Three in five workers experience poor mental health due to distressing situations at work, according to recent research by the Australian Council of Trade Unions.
Unfortunately, most of us are forced to deal with uncivil workmates or bosses who drain our energy and complicate our work. We feel stuck working in a toxic environment with limited options to make things better.
Your ability to deal with difficult managers and employees will have a significant impact on your career. You, therefore, need to not only identify toxic people but also learn how to cope with them or protect yourself.
First, you should not take part in office gossip as it often leads to other problems such as arguments and physical altercations. You can avoid gossip by simply walking away or deflecting it.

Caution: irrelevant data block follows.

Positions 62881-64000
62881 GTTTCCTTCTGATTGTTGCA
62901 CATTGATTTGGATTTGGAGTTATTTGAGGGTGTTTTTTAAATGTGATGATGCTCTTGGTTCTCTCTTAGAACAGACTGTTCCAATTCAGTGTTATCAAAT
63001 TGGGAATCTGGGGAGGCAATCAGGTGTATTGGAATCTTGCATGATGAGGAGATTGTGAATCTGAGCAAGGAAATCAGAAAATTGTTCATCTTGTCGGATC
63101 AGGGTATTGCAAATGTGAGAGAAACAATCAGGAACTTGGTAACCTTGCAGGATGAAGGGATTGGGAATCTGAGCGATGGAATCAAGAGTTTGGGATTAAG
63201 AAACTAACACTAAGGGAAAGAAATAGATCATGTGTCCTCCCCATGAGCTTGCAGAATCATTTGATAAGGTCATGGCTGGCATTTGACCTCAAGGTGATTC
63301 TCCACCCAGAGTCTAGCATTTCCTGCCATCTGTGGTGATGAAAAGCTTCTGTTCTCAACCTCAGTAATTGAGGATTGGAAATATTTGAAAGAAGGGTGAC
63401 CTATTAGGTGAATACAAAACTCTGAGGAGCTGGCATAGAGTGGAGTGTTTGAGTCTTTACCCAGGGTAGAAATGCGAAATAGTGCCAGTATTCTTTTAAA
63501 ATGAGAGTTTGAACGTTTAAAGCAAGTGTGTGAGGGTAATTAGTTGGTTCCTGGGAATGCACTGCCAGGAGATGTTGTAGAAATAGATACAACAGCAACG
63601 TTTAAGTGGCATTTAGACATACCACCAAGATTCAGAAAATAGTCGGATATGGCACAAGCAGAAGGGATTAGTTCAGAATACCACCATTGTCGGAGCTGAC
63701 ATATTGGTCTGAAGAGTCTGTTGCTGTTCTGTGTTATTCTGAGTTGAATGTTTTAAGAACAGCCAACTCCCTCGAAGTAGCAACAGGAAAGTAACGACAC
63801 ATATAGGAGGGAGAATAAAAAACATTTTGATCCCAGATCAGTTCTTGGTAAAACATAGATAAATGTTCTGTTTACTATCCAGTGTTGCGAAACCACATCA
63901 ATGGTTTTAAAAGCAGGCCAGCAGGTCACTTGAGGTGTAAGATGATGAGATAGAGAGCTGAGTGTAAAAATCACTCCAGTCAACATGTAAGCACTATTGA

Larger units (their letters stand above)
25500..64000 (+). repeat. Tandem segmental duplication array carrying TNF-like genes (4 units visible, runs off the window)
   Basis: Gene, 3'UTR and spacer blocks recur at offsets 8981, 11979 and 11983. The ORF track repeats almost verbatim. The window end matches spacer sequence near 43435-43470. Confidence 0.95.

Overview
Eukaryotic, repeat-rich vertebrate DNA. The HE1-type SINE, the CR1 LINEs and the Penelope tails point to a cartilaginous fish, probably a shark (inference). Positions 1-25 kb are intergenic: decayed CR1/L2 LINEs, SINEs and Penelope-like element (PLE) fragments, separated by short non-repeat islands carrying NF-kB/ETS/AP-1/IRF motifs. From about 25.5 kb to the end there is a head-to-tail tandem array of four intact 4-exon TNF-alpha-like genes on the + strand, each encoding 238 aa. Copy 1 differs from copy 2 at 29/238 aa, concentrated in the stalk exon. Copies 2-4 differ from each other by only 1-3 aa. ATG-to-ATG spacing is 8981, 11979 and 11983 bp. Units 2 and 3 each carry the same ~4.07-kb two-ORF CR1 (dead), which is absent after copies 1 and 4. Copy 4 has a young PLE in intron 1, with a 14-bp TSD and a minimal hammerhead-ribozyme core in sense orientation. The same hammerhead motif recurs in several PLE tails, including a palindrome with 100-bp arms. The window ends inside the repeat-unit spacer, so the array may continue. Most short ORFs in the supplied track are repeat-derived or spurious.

You also need to incorporate activities that give you a break from work during the day. This includes going out for lunch or taking a walk during breaks.
After work, do something that helps you relieve stress such as going to the gym.
Never carry work home unless it is extremely important.
Finally, always seek clarifications instead of letting misunderstandings develop into problems.
If there are issues, make sure you address them immediately with the concerned parties instead of keeping them to yourself.
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